PAHOA, Hawaii - As a molten lava flow continues to create a slow-motion disaster on the Big Island of Hawaii, residents are being allowed to watch their homes burn despite the possible danger of explosions from methane and oxygen buildup underground.
In an attempt to help residents find some closure, officials are allowing people to witness the lava destroy their houses, reports CBS News correspondent Carter Evans.
"They're obviously very sad because they love where they live," said Hawaii County Civil Defense Directorr Darryl Oliveira. "But for them like many other people life is changing and they're just adapting to it as this continues to unfold because it is a life changing event."
The lava flow began in June after the eruption of the Kileauea Volcano and is now about 280 yards from one of the main roads in the village of Pahoa, and is moving at a speed up to 15 yards per hour. The lava advanced about 90 yards since Tuesday evening.
Pahoa is the commercial center of Puna, a sprawling, mostly agricultural and forested part on the Big Island.
CBS affiliate KGMB in Honolulu reports an estimated 40-50 homes currently sit in the flow's path.
People here have had weeks to prepare, but still find themselves overwhelmed.
"The impact is going to be severe," said Lani Kaawaloa, a Pahoa resident. "Already if you drive on the back road it's bumper to bumper traffic. Just because all of this is happening. Once she crosses the road. I know it's going to be mayhem."
With temperatures nearing 2,000 degrees, geologist warn of the dangerous mix forming between the intense heat and gas from the lava flow.
"In this situation what's happening is that gas is mixing in underground caverns and when it gets to a certain percentage of oxygen and methane ratio and with the heat from the lava flow it ignites and it explodes," said Kevan Kamibayashi with the U.S. Geological Survey.
Jeff and Denise Lagrimas' single-story home is just across the street from properties where the lava is expected to slither past on its way to the ocean.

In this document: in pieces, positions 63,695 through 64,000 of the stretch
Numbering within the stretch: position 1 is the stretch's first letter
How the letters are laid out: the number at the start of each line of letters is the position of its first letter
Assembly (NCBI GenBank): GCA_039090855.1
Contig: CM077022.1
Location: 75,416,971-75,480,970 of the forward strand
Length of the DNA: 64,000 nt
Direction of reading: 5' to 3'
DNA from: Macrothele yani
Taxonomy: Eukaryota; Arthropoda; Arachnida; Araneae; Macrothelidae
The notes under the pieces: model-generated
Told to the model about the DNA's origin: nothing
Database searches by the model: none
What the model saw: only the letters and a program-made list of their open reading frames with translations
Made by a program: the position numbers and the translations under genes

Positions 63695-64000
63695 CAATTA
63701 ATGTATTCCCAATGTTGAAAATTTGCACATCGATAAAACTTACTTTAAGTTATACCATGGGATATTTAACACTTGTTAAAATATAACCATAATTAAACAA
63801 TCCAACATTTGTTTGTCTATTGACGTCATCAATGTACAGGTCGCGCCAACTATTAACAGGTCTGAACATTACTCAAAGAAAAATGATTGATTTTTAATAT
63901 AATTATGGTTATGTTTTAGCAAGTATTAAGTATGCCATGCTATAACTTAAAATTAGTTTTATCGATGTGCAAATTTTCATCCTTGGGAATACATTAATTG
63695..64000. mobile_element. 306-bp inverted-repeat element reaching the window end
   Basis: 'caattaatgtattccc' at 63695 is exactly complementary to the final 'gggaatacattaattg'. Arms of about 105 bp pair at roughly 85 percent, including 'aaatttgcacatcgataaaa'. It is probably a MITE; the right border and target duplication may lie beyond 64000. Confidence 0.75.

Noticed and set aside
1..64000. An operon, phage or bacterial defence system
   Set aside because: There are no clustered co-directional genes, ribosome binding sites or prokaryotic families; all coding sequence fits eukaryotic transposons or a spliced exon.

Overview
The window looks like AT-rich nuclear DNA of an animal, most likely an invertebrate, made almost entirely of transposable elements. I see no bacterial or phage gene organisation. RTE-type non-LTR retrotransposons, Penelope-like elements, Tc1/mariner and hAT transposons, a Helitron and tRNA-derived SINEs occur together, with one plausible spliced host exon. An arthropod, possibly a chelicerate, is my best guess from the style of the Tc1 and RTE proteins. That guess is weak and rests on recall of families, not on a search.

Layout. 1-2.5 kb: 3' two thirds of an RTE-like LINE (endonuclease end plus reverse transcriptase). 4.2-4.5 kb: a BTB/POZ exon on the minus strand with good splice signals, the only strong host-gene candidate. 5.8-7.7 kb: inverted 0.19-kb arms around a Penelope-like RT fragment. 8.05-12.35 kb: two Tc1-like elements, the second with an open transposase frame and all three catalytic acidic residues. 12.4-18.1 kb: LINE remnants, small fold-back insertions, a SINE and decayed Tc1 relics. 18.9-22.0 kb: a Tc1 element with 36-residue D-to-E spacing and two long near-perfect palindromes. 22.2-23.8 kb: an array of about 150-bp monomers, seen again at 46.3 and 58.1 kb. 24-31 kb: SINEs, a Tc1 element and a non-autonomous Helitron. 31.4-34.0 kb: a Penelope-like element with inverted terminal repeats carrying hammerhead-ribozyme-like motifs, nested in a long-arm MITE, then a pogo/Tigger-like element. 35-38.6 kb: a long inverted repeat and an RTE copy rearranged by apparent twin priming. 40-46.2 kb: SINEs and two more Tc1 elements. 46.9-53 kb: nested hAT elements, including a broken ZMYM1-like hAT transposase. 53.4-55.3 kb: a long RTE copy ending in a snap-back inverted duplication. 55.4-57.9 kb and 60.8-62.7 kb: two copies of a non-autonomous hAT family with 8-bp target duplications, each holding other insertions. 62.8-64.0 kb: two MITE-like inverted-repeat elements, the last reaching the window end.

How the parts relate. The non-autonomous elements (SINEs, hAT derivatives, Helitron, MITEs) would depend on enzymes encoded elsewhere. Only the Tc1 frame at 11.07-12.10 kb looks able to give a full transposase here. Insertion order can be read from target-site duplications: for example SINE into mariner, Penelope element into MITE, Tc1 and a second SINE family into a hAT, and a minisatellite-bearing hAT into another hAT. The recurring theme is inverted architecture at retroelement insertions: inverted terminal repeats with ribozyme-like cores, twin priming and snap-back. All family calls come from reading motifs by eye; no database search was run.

But they're moving to another town 14 miles away before they're able to find out whether this forecast comes true or whether the molten rock oozes into their home instead.
"I don't want to stick around and just wait for it to come and take it," Denise Lagrimas said while taking a break from loading kitchen cups and bowls in cardboard boxes. "You just never know."
The lava entered private property next to the main road and was burning tires and other materials. This prompted authorities to warn downwind residents with respiratory problems to stay indoors.
Earlier Tuesday, the lava burned down an empty shed.
The lava picked up speed last week after weeks of slow, stop-and-go movement. It broke out of forest and pastureland and crossed into inhabited areas for the first time since scientists began warning about lava in August.
At least 50 or 60 structures - including homes and businesses - are in an area civil defense officials are currently warning will likely be hit.
Josiah Hunt, who has a farm in a part of Puna that is not immediately threatened, described smelling burning grass, feeling warmth from the lava and hearing "popping and sizzling and all the methane bursts that are happening in the distance ... mixed with the birds chirping and the coqui frogs."
The Lagrimas family decided to move to Kurtistown, a safe distance from Kilauea's current flow.
"We didn't want to go anywhere where it's close enough where we would have to evacuate again," she said.
The Lagrimases are also worried the lava will block roads leading out of Pahoa and prevent them from commuting to their jobs in Hilo. Then there's the prospect of subsequent flows gradually swallowing more of the community, which is what happened to the Royal Garden and Kalapana subdivisions in the 1980s and 1990s.
"It's so surreal, it's so surreal. Never in my wildest dreams as a kid growing up did I think I would be running from lava," said Denise Lagrimas.
Some people want to watch the lava destroy their homes as it's one way to cope with the loss.
"You can only imagine the frustration as well as ... despair they're going through," said Civil Defense Director Oliveira.
Hunt watched last week as the lava crept toward Pahoa and saw a woman whose house is near its path put a lei at the front of the flow. "It helps a person come to grips with the reality of the situation," he said. "I found it to be oddly comforting in a really strange way."
Terri Mulroy, who runs Kumu Aina Farm with her husband, said the lava flow, while unnerving, has a cleansing quality to it because it keeps development on the lush Hawaiian island in check.
"If it wasn't for the flow, I wouldn't be able to live here," she said. "This land would have been a golf course for the rich."